It’s definitely one of my favourite walks I do on the island, with some of the best views. I’d recommend this walk (and Mount Gower) if you haven’t got time to do all the walks!

We head back to Capella Lodge and down to Kings Beach towards the end of our first full day on Lord Howe Island, past  small herd of docile cows and down to the water.

We’re rewarded with a nice sunset from the beach – it’s one of the few places in NSW where you can see the sun setting over the ocean.

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Mount Gower – Day 3 (Mt Gower blog post)

The next day I have my Mount Gower ascent booked, which I organised locally through Capella Lodge the previous day. I wanted to ensure I was able to do this walk, which I was told is run once or twice per week.

I’ve covered this walk in a separate post: if you’re fit enough to do this walk (which is done at a fairly leisurely place) book yourself a spot. It’s an amazing experience!

The walk starts early and takes most of the day – after the walk I head back down to the beach with Amanda (my wife, who happily declined the opportunity to walk up a mountain for eight hours) for another vivid sunset. According to “Experience Oz & NZ“, Lord Howe island is one of the top 10 destinations for viewing sunsets!

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Valley of The Shadows and Middle Beach (1.5km) – Day 4

Some shorter walks on our third day… today I start with the Valley of The Shadows, a short walk near the middle of the island. The track starts at the southern end of Anderson Road, and follows a fence line above Middle Beach before a turn-off down to Middle Beach after a few hundred metres.

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It’s a fairly secluded beach and a good spot for some bird spotting and shell collecting (or viewing; it’s a national park so I don’t think you’re supposed to take shells home…) We see a sacred kingsfisher that darts around and is bloody hard to photograph up close – they breed on the island and are a very fast flyer!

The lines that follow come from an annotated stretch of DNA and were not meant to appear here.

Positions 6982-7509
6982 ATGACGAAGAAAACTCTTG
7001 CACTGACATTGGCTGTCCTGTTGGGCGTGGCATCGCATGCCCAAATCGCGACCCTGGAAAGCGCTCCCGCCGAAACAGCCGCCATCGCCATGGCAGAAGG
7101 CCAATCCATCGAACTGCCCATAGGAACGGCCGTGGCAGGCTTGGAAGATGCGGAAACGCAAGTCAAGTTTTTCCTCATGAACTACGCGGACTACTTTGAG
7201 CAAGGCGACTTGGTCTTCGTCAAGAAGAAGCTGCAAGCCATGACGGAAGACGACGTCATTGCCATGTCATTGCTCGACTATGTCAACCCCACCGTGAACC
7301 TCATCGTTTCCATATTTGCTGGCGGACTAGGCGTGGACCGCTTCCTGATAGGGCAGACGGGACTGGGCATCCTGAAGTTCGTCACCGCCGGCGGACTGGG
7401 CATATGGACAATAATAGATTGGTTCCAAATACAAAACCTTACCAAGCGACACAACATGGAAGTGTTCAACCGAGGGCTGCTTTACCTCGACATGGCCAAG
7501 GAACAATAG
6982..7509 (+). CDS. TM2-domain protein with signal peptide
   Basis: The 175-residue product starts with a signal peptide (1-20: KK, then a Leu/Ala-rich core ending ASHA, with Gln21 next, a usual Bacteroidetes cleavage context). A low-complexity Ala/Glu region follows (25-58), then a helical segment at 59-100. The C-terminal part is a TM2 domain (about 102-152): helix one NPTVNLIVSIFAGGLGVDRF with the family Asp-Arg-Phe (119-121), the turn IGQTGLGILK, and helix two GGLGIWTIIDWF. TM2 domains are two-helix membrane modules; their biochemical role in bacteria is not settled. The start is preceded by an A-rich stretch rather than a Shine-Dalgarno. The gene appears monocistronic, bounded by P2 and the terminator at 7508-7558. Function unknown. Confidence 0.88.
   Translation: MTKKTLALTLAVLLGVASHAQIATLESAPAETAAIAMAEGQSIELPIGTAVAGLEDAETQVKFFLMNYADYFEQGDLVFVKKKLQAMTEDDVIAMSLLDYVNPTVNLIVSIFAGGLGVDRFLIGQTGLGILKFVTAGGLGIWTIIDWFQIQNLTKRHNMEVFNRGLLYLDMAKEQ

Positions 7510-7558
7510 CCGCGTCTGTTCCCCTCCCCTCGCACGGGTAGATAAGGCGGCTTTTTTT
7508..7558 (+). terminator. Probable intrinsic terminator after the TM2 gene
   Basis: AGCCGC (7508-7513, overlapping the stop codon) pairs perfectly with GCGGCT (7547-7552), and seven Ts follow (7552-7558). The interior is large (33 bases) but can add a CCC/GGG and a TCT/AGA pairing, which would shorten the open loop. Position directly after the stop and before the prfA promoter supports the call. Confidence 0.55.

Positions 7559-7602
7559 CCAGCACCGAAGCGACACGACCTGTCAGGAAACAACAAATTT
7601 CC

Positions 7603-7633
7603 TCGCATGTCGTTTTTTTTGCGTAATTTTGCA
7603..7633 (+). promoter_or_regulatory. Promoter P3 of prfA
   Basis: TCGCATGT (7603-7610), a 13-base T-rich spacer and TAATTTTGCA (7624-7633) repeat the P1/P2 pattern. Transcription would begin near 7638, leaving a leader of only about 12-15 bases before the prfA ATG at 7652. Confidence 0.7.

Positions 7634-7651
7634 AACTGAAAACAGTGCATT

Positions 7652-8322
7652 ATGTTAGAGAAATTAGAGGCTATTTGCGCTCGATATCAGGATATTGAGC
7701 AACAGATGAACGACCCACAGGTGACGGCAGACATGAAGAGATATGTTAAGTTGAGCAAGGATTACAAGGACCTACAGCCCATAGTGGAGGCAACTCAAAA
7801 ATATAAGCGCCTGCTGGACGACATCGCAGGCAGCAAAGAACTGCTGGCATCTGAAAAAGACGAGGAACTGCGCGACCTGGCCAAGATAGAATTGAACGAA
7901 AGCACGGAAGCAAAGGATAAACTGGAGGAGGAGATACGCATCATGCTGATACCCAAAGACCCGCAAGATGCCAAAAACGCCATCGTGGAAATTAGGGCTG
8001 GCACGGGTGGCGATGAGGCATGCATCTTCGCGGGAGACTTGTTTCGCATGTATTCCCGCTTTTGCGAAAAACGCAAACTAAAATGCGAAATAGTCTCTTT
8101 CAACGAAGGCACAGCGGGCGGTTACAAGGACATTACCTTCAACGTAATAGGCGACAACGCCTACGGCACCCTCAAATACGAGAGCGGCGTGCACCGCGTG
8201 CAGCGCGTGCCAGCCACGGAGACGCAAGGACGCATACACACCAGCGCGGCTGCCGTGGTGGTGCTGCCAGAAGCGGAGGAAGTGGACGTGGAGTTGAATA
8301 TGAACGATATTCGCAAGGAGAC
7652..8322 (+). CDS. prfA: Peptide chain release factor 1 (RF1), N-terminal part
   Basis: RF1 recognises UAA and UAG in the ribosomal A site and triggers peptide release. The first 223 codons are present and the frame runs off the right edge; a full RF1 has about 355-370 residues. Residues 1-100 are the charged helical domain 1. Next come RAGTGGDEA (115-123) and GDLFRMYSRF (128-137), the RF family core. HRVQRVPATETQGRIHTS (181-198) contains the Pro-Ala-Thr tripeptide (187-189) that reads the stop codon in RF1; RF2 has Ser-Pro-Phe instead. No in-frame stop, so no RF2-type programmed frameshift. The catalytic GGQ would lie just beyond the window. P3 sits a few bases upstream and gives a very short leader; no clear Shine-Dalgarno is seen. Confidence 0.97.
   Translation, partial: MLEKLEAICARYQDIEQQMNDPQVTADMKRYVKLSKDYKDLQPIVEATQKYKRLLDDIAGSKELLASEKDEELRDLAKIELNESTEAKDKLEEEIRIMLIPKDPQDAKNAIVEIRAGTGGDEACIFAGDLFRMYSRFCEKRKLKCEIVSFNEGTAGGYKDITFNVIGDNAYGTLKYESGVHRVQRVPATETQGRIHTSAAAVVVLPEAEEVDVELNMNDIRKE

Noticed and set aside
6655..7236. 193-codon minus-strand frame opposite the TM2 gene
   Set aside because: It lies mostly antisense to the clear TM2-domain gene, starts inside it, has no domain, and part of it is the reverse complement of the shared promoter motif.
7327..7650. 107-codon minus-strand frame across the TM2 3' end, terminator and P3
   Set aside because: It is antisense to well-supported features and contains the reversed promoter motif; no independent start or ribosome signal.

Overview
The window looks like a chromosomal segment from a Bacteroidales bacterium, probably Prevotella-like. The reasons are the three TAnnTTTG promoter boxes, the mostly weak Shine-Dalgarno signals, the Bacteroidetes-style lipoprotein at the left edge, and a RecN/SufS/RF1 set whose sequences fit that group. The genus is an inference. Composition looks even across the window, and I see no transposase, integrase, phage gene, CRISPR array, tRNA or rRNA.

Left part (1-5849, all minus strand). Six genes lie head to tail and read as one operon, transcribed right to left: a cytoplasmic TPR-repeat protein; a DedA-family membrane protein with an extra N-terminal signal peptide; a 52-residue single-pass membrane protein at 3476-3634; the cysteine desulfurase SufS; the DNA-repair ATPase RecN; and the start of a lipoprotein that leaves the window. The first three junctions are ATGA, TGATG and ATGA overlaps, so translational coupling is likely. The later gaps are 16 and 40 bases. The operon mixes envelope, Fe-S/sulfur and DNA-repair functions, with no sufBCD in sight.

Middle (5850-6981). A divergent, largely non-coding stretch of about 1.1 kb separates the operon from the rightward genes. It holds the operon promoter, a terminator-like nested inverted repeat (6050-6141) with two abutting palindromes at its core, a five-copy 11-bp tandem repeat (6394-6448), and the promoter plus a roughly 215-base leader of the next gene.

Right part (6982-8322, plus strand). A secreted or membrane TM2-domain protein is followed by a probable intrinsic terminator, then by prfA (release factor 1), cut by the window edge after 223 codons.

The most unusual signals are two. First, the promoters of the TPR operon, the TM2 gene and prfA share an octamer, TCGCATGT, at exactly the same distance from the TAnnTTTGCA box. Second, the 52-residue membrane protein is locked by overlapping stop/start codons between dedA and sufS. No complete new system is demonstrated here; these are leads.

After climbing back up to the main track, there’s another turn-off to the left for the Valley of The Shadows. This section of track is a bit steeped, with tree roots and rocks underfoot, as it goes through thick jungle and Banyan trees. (Banyan trees are a type of “strangler fig”, which grow in the branches of other trees, sending down roots that eventually strangle the host tree.) The name is derived from the shadows that are cast by the trees on a sunny day – it was overcast when we visited, but still a nice walk with lots of massive rainforest trees and vines.

 

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(The main track continues onto Clear Place, where a grassy clearing with views of the south end of the island, including Intermediate Hill and Mt Lidgbird).

 

Track notes: Bushwalking NSW

Transit Hill and Blinky Beach (1.7km) – Day 4

You can never have enough walks in one day – especially on Lord Howe island – so the last before a BBQ lunch at Settlement Beach is Transit Hill. Starting near the island’s Administration Centre, the track goes up Bowker Ave before veering off through a palm forest and coming above the Pinetrees resort. There are views over the green pastures to Mount Lidgbird and Mount Gower in one direction, and down to the coast in the other.